The United States of America is facing its most serious drug epidemic in the history of our nation. It is a public health crisis so devastating that it’s forced a paradigm shift on addiction and is changing our ideas about disease and modern medicine.
According to the mortality rates from the National Center for Health Statistics, more Americans died from accidental overdoses of opioids in 2018 than from car accidents. Over 59,000 people lost their lives last year because of personal addictions, illegally imported fentanyl, and greedy pharmaceutical companies, content with trading lives for a healthy bottom line.
In addition to record-high overdoses, taxpayers are burdened by overcrowded prisons, hospitals are inundated with drug-related admissions, families are being torn apart, and many communities are now ravaged by the effects of this narcotic.
Opium has been used as a healing medicine and folk remedy for thousands of years, but from the very beginning, people have gotten hooked by its powerful effects. When opium smoking was introduced into China in the 1600s, serious addiction problems arose in the leisure classes and poor alike. In current times, we’re faced with a new dilemma, but the same old story. In 2018, it was estimated that over three million Americans were addicted to heroin and other opium-based products.
Law enforcement agents have shut down “pill mills” in many states, while lawmakers have put pressure on overzealous doctors who prescribe excessive painkillers. Aggressive Big Pharma sales campaigns that coerce medical offices to prescribe copious amounts of addictive medicines, are now shunned.
Yet, there still remains an obscured issue that the American people have not been talking about: the mass incarceration of drug addicts in a failed criminal justice system.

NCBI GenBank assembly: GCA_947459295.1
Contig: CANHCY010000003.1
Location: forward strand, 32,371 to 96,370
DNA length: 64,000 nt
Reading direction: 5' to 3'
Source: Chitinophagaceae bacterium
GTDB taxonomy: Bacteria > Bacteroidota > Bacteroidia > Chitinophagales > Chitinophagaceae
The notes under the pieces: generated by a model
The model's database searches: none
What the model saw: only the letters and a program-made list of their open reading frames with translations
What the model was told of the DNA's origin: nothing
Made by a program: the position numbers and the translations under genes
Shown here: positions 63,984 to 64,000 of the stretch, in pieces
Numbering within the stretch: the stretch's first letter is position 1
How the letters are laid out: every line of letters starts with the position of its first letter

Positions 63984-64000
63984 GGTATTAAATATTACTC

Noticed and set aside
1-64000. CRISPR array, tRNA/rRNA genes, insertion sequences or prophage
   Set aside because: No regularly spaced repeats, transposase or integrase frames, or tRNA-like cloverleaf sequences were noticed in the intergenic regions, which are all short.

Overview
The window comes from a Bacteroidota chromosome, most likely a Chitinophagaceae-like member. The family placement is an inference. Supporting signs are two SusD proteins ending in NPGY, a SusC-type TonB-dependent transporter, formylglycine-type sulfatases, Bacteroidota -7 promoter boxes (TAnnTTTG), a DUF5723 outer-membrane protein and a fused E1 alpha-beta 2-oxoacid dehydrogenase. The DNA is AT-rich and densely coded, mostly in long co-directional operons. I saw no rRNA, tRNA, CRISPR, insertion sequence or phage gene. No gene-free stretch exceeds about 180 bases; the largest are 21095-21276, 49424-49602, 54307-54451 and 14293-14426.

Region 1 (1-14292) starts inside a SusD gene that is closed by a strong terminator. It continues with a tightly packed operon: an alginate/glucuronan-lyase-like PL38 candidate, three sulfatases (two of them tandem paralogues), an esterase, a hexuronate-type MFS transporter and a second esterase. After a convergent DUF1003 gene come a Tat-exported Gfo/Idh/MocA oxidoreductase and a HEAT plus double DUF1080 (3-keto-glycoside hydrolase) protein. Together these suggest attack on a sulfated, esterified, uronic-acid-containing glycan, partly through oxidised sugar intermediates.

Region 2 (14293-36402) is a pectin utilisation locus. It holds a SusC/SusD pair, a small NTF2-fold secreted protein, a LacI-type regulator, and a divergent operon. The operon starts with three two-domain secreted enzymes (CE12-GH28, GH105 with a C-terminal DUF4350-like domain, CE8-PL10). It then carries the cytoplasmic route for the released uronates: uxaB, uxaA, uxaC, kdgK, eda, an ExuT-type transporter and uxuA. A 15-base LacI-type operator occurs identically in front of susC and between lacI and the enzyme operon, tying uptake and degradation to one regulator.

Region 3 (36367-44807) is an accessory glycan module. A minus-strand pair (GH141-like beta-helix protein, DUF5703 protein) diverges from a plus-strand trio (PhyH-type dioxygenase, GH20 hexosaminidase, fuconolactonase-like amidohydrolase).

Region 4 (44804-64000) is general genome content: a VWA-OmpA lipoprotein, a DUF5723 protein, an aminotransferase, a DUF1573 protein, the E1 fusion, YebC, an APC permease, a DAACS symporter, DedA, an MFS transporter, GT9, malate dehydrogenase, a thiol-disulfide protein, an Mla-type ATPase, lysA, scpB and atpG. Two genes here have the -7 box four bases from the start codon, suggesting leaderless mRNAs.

As a result of the opioid epidemic and after years of locking up drug users for long periods of time, correctional institutions throughout the country have depleted their resources and drained their budgets while law enforcement officers fight the same ineffective War on Drugs. Our country’s jails and prisons now hold an estimated 2.3 million men and women – many of whom are first-time, nonviolent drug addicts who have committed minor crimes such as theft, dealing in stolen property, prostitution, and fraud in an effort to support their addiction. Because of this, overcrowding in many institutions has led to excessive violence and sexual assaults, and authorities have reached a point of crisis in many states.
There’s no doubt that these crimes must carry appropriate punishments, but the majority of the time treatment is not even presented as a viable option. In certain states like California, Texas, and Florida, over half of the inmate population is incarcerated for drug-related offenses that carry long mandatory minimum sentences, oftentimes followed by nearly unattainable conditions upon probation or release.